A World History of Architecture
Professors Fazio, Moffet, & Wodehouse have assembled a book which is impressive in its scope and thoroughness. It covers each subject with a depth appropriate for an academic environment, but remains approachable to the average reader. The photographs and plates are numerous and richly illustrate each topic throughout the volume. Expect this book to become a standard text in the field.
About the Author of this book
Alejandro Bahamon is a noted architect and photographer. He currently lives in Spain.
In this fanciful volume, Dutch architect Rem Koolhaas, founder of the Office for Metropolitan Architecture (O.M.A.), both analyzes and celebrates New York City. By suggesting the city as the site for an infinite variety of human activities and events--both real and imagined--the essence of the metropolitan lifestyle, its "culture of congestion" and its architecture are revealed in a brilliant new light. "Manhattan," Koolhaas writes, "is the 20th century's Rosetta stone . . . occupied by architectural mutations (Central Park, the Skyscraper), utopian fragments (Rockefeller Center, the U.N. Building), and irrational phenomena (Radio City Music Hall)." Filled with fascinating facts, as well as photographs, postcards, maps, watercolors, and drawings, the vibrancy of Koolhaas's poignant exploration of Gotham equals the heady, frenetic energy of the city itself. Anyone who loves New York will want to own this book.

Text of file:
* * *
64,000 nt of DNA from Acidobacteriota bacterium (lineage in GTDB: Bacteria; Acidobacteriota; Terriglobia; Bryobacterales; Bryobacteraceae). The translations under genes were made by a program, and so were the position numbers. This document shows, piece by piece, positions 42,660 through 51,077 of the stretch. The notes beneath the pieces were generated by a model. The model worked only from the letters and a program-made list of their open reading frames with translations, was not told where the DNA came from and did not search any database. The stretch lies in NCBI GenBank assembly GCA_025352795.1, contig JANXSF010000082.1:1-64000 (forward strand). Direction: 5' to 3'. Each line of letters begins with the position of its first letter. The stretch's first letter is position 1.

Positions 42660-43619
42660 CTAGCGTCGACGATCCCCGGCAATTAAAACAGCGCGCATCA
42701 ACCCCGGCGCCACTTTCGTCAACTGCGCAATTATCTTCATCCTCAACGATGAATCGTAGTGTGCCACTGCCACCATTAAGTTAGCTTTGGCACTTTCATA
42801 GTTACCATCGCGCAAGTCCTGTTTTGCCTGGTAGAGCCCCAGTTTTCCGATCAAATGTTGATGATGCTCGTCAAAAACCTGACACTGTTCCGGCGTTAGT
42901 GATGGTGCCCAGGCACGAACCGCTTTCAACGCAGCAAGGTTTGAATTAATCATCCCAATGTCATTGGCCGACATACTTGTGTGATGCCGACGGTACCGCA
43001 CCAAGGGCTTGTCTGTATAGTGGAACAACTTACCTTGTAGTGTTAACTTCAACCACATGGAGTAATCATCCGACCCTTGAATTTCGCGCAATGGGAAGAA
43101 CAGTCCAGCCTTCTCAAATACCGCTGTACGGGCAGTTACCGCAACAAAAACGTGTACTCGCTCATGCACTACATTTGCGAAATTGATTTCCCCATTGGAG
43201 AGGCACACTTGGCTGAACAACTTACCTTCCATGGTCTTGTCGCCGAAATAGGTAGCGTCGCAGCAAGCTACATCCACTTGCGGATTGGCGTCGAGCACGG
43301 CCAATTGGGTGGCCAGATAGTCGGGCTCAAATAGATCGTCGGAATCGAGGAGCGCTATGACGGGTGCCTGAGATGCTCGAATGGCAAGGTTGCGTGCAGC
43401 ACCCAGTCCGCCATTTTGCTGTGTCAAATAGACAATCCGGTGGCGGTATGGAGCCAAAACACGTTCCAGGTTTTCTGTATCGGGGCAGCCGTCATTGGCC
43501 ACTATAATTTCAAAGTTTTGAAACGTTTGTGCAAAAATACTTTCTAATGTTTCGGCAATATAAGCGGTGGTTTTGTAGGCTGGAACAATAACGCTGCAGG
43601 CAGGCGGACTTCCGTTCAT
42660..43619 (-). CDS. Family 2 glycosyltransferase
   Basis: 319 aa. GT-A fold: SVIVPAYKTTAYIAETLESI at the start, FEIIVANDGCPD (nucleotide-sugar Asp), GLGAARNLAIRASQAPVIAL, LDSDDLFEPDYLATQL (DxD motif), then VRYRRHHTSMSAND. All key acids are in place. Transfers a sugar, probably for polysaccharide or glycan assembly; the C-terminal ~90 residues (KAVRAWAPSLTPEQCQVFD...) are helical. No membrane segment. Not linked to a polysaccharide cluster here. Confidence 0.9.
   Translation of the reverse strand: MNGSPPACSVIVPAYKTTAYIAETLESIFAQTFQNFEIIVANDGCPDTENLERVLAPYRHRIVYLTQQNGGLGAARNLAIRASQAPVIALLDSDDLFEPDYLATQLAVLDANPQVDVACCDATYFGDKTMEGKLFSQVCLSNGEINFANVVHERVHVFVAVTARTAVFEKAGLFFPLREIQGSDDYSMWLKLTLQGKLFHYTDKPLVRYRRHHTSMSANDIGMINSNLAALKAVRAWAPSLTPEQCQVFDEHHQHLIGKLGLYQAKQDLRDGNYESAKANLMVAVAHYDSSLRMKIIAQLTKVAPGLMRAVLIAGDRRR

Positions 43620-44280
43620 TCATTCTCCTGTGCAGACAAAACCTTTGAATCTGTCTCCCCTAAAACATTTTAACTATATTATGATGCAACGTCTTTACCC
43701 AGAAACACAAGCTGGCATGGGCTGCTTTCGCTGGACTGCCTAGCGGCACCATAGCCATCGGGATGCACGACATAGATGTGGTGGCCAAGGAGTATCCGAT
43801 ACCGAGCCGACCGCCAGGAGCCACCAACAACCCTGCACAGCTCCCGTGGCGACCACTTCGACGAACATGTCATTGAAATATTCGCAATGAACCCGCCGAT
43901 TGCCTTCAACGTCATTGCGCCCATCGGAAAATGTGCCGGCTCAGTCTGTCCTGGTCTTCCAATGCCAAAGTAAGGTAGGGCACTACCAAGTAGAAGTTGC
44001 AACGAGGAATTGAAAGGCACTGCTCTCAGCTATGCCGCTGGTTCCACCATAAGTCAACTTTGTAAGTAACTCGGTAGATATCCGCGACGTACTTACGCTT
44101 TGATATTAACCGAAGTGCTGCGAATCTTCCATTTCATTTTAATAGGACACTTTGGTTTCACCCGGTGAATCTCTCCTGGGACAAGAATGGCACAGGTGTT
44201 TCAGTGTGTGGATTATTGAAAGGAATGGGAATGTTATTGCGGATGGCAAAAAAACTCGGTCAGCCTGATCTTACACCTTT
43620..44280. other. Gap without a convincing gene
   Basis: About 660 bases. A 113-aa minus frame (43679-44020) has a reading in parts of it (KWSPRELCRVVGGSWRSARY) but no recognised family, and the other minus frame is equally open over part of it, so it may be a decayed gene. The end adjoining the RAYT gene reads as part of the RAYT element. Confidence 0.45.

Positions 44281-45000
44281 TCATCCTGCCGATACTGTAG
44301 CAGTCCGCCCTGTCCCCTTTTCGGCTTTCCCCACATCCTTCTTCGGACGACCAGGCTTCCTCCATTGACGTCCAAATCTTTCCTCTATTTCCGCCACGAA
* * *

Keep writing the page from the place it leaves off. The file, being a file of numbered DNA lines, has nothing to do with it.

"Brilliant....Here's how to design or redesign any space you're living or working in--from metropolis to room. Consider what you want to happen in the space, and then page through this book. Its radically conservative observations will spark, enhance, organize your best ideas, and a wondrous home, workplace, town will result"--San Francisco Chronicle. A handbook designed for the layman which aims to present a language which people can use to express themselves in their own communities or homes, and to better communicate with each other.
Explores the idea that Louis Sullivan's ornament was central to his contribution as architect and city shaper. Early in Sullivan's career in the 1890s, when he emerged as a leading skyscraper architect of Chicago, his ornament gave scale and quality to his work. After 1900, as his career declined, it served to identify his buildings and the humane conception they encapsulated in an increasingly hostile cityscape. The brilliant pencil execution of ornament in his old age became a surrogate for the great architectural projects realized earlier. Stunning new color photographs illuminate this extended essay on how Sullivan's ornament shaped the city.
Text: English (translation)
Original Language: German